COVID-19 hit South Korea and the U.S. on the same day. Here's what Korea did right.
The U.S. and South Korea both confirmed their first cases of new coronavirus on Jan. 21. South Korea's epidemic seems to have already peaked, while the U.S. is girding for public health, financial, and social crises. The key to South Korea's relative success is testing, and South Korea's aggressive testing regime — "South Korea as of Tuesday was testing up to 20,000 patients a day, more than half the total of U.S. patients who have been tested since the outbreak began," The Wall Street Journal notes — was not an accident.
On Jan. 27, with four confirmed cases in the country, "South Korean health officials summoned representatives from more than 20 medical companies from their lunar New Year celebrations to a conference room tucked inside Seoul's busy train station," where a top infectious disease official "delivered an urgent message: South Korea needed an effective test immediately to detect the novel coronavirus," Reuters reports. "He promised the companies swift regulatory approval." A week later, South Korea's Centers for Disease Control and Prevention (CDC) approved one company's diagnostic test and gave the green light to another company's test on Feb. 12.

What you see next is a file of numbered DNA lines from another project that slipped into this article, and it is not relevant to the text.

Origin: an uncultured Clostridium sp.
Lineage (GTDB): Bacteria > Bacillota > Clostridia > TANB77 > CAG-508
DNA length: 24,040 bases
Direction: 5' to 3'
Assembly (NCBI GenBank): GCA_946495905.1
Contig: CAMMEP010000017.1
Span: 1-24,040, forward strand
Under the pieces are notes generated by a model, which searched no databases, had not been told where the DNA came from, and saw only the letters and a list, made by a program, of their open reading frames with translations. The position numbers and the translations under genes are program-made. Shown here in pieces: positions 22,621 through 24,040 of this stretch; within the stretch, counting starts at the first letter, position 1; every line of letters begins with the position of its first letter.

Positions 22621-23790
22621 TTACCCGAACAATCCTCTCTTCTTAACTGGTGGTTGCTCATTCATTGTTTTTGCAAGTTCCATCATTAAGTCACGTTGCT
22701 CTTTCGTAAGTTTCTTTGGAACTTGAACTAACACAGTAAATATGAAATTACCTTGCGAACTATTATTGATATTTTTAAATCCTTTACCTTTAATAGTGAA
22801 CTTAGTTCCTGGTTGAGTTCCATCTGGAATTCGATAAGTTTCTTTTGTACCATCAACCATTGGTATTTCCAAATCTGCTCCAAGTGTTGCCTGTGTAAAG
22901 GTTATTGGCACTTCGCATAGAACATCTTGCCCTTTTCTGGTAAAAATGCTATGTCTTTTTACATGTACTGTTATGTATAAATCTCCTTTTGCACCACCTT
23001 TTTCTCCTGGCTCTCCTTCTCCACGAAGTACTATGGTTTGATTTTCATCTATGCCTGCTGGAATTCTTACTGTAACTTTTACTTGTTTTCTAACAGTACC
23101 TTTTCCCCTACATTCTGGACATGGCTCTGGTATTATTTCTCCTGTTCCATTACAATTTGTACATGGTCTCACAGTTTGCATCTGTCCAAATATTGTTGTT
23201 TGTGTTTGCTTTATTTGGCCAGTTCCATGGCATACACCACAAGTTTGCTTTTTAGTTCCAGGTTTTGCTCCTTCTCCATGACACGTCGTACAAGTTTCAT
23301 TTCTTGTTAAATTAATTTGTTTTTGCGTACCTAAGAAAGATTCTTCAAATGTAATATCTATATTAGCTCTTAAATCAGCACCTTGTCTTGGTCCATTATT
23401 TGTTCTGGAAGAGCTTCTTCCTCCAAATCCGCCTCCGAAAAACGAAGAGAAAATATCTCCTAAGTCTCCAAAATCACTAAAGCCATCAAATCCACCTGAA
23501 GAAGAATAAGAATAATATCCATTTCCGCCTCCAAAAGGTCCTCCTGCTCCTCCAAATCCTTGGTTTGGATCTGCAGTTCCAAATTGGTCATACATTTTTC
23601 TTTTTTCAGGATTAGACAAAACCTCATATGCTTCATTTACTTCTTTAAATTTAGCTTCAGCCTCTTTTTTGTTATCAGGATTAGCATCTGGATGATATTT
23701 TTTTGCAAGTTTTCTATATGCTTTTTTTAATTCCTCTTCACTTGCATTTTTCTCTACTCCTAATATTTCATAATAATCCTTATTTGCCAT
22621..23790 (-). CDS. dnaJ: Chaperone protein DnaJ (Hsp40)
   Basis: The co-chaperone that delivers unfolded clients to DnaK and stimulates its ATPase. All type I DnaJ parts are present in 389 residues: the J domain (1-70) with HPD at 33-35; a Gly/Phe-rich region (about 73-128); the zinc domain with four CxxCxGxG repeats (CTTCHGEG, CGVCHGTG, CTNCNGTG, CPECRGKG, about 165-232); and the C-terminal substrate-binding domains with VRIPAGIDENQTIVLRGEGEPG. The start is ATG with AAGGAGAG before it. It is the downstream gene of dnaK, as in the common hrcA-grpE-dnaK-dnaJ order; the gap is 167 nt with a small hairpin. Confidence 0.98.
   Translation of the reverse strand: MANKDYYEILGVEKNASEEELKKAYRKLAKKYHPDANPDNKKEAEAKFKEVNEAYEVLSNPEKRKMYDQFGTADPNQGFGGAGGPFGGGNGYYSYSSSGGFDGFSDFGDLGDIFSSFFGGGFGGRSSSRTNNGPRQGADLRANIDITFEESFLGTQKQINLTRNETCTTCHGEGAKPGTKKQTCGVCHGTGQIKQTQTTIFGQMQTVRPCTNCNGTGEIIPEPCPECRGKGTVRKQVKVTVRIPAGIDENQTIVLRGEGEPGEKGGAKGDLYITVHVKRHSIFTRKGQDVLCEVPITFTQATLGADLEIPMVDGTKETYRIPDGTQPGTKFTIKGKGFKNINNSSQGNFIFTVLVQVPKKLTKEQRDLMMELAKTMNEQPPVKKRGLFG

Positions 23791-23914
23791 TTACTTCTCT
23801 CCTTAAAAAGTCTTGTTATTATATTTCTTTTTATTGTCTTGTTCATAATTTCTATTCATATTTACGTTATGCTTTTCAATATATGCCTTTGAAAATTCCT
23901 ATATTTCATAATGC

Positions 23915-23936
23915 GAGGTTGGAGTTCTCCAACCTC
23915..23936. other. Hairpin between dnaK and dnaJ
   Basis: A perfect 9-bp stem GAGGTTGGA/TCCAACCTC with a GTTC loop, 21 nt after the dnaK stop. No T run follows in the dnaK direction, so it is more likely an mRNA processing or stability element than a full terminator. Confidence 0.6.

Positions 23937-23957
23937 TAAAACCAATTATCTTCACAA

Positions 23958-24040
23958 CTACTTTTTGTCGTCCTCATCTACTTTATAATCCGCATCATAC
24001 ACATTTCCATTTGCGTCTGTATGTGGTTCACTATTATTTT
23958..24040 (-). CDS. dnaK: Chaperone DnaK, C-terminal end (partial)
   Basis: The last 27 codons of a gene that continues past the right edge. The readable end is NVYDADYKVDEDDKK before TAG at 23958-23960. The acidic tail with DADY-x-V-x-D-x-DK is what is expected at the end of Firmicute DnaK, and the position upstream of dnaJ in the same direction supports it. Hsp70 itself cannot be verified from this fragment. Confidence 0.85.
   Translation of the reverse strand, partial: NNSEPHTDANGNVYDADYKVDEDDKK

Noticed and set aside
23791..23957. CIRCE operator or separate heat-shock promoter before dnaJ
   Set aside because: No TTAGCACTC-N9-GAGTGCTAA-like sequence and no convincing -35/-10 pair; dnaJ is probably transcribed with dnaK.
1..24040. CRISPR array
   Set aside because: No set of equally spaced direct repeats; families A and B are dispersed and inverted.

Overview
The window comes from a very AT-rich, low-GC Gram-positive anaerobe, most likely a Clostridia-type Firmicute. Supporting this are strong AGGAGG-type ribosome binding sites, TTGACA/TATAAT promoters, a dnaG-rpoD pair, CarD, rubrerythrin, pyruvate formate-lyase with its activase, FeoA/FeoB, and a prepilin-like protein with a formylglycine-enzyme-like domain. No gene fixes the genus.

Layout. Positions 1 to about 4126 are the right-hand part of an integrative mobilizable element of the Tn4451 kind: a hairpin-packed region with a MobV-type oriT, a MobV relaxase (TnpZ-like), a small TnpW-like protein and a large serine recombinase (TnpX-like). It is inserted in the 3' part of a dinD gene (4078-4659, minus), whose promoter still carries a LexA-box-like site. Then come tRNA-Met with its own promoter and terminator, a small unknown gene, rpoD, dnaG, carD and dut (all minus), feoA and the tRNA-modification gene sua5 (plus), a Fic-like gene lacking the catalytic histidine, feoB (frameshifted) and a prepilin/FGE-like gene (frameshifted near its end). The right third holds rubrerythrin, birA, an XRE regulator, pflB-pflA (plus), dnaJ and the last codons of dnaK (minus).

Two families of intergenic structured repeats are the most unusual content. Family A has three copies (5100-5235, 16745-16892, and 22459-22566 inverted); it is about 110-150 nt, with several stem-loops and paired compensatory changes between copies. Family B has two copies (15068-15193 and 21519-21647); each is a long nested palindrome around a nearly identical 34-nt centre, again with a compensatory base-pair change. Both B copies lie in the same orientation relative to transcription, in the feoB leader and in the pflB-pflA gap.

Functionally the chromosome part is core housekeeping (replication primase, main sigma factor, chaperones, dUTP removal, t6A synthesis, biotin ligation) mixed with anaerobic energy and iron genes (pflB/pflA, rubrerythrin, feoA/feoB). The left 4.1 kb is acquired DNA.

South Korea has tested more than 290,000 people; the U.S., with about 321 million more people, has tested just 71,000, according to the COVID Tracking Project. "South Korea took a risk, releasing briskly vetted tests, then circling back later to spot check their effectiveness," Reuters reports. "With many more tests in hand, health officials were well armed to attack a fast-moving virus and aggressively track down people who may have been exposed. This testing-backed offensive helped South Korea reduce the number of new cases over a matter of weeks, serving as a model for other countries grappling with the pandemic."
In the U.S., the CDC had the only tests approved by the Food and Drug Administration until the FDA loosened its criteria on Feb. 29, and the CDC's first test was faulty. The FDA is now considering approving the South Korean tests as the U.S. struggles to meet demand.
South Korea's response is a testament to leadership and foresight, but it was hard-won. South Korea was hit badly by MERS in 2015 — 186 cases, more than anywhere outside the Middle East — and the government was criticized for its slow, secretive response. "We can’t ever forget the incident," Lee Sang-won at South Korea's CDC told Reuters. "It is engraved in our mind."